Origin and Features of Hereke Rugs
The Middle East is historically known as a source of beautiful, elegant rugs, and Turkey is one of the most well-renowned sources of those rugs. Of particular interest are the Hereke rugs made in the small coastal town of Hereke, Turkey. Antique Hereke rugs are truly beautiful pieces of art, and it’s truly mind-boggling to think that so many beautiful pieces came from a single town.
Like many antique rugs, Hereke rugs feature subtle, muted colors that span the spectrum. They also feature intricate designs from edge to edge. Hereke rugs can range from small 6’x4′ rugs that will cover a small piece of a room to massive, room-spanning 22’x14′ carpets. Each one will serve as a unique piece of art with its own distinct flair.
Originally intended to furnish palaces, Hereke rugs were made throughout the 1800’s. To fit their palatial purposes, Hereke rugs are not only made of cotton, wool, or silk, but many also feature threads of gold or silver. These threads help antique Hereke rugs stand out visually, and vastly increase their value among collectors.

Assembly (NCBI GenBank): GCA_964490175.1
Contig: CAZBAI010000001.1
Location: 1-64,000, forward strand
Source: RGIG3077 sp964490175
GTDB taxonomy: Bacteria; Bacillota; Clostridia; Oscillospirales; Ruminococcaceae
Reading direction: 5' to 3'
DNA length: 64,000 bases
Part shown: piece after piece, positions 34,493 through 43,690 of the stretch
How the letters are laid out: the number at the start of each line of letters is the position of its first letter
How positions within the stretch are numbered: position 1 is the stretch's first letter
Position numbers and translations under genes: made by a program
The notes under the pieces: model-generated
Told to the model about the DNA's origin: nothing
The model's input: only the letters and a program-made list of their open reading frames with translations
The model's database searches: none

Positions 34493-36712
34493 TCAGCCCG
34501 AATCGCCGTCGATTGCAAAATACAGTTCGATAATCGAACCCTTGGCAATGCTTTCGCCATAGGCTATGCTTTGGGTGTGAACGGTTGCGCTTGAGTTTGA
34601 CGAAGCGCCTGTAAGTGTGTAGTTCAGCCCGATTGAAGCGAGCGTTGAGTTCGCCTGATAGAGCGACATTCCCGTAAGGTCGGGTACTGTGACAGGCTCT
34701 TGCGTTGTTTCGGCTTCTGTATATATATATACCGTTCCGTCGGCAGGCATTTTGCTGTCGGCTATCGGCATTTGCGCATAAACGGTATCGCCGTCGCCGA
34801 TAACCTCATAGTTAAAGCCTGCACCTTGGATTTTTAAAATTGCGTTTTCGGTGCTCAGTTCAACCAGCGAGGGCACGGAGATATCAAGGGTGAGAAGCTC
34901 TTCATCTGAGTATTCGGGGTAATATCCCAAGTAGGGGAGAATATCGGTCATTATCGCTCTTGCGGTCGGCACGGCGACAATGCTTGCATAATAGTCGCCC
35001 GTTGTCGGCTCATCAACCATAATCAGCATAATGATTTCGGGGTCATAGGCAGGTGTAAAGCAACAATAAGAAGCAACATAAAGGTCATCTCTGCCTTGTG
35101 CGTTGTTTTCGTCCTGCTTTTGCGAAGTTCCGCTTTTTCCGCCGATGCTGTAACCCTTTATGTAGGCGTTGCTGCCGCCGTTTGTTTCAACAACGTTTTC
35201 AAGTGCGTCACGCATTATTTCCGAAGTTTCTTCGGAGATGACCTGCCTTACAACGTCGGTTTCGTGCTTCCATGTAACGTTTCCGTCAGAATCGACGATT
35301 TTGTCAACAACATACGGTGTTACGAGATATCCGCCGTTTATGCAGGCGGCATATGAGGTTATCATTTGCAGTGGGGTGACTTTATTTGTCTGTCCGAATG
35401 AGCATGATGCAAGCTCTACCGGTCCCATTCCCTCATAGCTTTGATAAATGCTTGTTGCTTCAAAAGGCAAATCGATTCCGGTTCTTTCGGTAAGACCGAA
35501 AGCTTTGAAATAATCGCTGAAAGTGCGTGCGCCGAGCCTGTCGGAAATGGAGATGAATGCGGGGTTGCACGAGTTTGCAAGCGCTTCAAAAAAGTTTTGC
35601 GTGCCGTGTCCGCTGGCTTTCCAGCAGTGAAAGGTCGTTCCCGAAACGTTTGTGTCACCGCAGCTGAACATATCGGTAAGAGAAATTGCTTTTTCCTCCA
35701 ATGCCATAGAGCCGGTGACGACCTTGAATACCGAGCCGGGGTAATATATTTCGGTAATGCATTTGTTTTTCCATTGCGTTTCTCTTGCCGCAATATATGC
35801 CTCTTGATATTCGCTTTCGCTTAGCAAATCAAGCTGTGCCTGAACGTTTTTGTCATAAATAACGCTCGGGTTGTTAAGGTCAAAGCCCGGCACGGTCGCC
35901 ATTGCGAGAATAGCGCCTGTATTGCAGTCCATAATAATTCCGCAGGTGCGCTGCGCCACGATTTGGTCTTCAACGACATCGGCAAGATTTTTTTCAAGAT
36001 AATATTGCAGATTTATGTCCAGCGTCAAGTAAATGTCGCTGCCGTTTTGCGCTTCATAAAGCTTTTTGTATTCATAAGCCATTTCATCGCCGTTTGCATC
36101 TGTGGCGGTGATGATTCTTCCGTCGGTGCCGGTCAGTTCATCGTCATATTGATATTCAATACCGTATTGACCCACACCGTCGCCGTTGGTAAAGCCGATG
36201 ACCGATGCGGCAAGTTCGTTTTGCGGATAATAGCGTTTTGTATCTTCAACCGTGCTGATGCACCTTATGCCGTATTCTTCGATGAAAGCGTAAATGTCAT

While some Hereke rugs are still produced today, the most beautiful and valuable of them are the antiques. There is no need to worry about any degradation of quality over time, however. Even in the 1800’s, Hereke rugs were precisely made with double knots, and their patterns are still clearly visible and their colors have not faded. Collectors that can get their hands on an antique Hereke rug should absolutely take the chance to display such a classic piece of art.